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Extract 1

El instituto está situado muy cerca del centro de la ciudad. Está rodeado por bloques de apartamentos muy altos. Se pueden contar muchas ventanas, todas ellas muy pequeñas. […] Salta a la vista su carácter industrial, así como su condición de ciudad dormitorio. No hay muchas zonas verdes ni parques. Tampoco es que sea demasiado grande.

The high school is located near the centre of the city. It is surrounded by very high blocks of apartments. You can count lots of windows, all of them are very small. […] Its industrial character stands out, as does its condition as a dormitory town. There are not many green spaces nor parks. It’s also not very large.

Details

Pages
172
Year
2021
ISBN (PDF)
9783631862261
ISBN (ePUB)
9783631862278
ISBN (Hardcover)
9783631830574
DOI
10.3726/b18699
Open Access
CC-BY
Language
English
Publication date
2021 (December)
Keywords
Foreign language youth Collaboration Creativity Action Activism Nonformal education Informal education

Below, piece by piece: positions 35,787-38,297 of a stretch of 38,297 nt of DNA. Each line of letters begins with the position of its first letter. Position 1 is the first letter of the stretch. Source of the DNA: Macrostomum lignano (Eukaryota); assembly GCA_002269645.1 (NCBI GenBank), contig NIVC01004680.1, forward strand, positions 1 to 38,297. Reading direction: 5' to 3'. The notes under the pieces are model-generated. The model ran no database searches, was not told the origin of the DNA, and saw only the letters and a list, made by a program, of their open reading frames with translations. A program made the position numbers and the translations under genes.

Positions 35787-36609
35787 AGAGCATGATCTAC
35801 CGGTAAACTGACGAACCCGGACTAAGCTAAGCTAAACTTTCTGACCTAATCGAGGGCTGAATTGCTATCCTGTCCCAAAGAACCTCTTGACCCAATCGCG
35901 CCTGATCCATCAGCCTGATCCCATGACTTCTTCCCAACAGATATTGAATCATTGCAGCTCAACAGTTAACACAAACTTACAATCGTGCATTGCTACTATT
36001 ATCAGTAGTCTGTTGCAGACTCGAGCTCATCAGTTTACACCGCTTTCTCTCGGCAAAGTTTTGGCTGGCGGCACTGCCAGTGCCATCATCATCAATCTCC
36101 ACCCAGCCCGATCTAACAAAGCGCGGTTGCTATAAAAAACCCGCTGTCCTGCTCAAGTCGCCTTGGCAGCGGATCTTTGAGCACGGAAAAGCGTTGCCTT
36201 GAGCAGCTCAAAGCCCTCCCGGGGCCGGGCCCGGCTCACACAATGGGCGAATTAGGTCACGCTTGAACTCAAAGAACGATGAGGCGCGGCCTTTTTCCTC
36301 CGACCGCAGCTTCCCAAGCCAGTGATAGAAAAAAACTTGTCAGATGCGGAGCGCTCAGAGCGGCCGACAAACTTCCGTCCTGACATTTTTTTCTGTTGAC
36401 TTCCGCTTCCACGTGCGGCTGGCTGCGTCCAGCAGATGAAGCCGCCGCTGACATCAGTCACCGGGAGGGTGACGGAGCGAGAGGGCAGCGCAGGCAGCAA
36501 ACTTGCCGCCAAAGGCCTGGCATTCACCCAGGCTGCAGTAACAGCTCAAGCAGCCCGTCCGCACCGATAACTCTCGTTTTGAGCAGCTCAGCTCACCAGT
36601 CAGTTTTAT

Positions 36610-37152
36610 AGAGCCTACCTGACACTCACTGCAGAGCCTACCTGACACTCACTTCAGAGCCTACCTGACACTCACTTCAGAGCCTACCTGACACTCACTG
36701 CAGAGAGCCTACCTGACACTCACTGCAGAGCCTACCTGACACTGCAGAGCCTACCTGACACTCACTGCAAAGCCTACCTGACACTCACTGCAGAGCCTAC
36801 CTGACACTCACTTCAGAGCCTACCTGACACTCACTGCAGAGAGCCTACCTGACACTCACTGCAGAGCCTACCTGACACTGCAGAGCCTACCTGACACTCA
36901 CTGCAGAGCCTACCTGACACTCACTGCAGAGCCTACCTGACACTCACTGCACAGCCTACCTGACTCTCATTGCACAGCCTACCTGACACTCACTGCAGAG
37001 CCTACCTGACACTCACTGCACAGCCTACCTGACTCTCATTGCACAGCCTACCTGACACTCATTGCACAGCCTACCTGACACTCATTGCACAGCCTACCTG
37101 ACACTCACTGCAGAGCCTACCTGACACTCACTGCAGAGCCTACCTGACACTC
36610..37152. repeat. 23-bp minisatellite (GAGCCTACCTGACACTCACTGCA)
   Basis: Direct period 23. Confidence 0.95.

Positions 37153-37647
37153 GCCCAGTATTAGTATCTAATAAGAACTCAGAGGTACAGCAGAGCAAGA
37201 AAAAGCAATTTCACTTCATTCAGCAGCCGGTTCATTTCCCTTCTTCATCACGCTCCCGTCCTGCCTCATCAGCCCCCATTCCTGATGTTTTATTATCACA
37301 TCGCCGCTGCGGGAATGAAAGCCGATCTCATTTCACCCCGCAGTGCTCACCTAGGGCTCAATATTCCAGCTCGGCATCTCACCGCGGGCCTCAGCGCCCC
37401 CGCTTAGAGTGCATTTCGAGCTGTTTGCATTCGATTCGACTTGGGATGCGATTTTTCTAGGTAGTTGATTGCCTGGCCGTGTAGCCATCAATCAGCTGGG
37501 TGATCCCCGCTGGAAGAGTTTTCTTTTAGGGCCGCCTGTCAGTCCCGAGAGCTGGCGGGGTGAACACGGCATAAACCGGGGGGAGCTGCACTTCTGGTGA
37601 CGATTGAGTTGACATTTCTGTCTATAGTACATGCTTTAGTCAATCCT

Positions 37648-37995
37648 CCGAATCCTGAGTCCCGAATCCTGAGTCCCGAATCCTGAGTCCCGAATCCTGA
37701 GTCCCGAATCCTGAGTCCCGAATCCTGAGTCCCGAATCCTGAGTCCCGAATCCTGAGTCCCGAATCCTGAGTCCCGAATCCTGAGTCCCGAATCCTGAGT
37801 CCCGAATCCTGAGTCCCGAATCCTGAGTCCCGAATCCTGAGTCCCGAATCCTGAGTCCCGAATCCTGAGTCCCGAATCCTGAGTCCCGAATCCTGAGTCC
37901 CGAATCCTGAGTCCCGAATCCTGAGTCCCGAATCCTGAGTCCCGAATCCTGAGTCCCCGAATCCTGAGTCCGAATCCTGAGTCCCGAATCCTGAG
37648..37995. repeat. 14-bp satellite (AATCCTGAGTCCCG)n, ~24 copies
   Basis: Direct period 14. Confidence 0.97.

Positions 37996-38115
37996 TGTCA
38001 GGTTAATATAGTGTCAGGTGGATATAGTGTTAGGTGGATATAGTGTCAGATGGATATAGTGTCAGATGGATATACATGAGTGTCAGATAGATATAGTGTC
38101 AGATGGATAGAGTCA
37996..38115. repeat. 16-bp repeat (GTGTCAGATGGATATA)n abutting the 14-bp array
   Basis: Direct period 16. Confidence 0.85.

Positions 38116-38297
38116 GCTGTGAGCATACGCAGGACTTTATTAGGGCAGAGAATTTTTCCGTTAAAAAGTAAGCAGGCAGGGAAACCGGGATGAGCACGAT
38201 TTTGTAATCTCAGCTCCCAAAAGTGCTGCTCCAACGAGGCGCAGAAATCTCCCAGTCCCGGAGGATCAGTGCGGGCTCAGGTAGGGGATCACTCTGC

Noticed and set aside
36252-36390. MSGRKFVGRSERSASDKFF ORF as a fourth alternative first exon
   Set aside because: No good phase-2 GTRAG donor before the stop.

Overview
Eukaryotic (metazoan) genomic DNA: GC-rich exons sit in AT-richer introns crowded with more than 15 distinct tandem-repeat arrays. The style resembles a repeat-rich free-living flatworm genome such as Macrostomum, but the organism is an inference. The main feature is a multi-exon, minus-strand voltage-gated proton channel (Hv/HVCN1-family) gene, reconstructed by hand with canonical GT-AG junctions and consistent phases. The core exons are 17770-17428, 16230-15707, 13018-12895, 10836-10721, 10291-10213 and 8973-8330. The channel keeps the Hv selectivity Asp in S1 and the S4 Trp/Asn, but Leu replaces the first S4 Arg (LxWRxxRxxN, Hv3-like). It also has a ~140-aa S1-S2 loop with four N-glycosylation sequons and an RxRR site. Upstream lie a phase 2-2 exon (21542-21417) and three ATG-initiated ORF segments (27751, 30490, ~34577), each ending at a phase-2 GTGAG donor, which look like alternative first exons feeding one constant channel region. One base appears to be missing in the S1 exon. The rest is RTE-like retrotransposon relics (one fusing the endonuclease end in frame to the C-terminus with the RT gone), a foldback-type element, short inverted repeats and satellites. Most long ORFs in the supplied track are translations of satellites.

Published
Berlin, Bern, Bruxelles, New York, Oxford, Warszawa, Wien, 2021. 172 pp., 20 fig. b/w.

Biographical notes

Emilee Moore (Volume editor) Claudia Vallejo (Volume editor)

Emilee Moore is an Associate Professor in the Department of Language and Literature Education and Social Science Education at the Universitat Autònoma de Barcelona and a member of the Research Centre for Teaching and Plurilingual Interaction (GREIP). Her research is framed within the study of communicative practices in multilingual and multicultural educational contexts from a perspective that integrates linguistic anthropology, interactional sociolinguistics and sociocultural learning theories. Claudia Vallejo is an Adjunct Lecturer in the Department of Language and Literature Education and Social Science Education at the Universitat Autònoma de Barcelona and a member of the Research Centre for Teaching and Plurilingual Interaction (GREIP). Her research focuses on the role of cultural and linguistic diversity in the academic trajectories of students from cultural and linguistic minorities, especially those considered at risk of school failure.

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Title: Learning English Out of School: An Inclusive Approach to Research and Action
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174 pages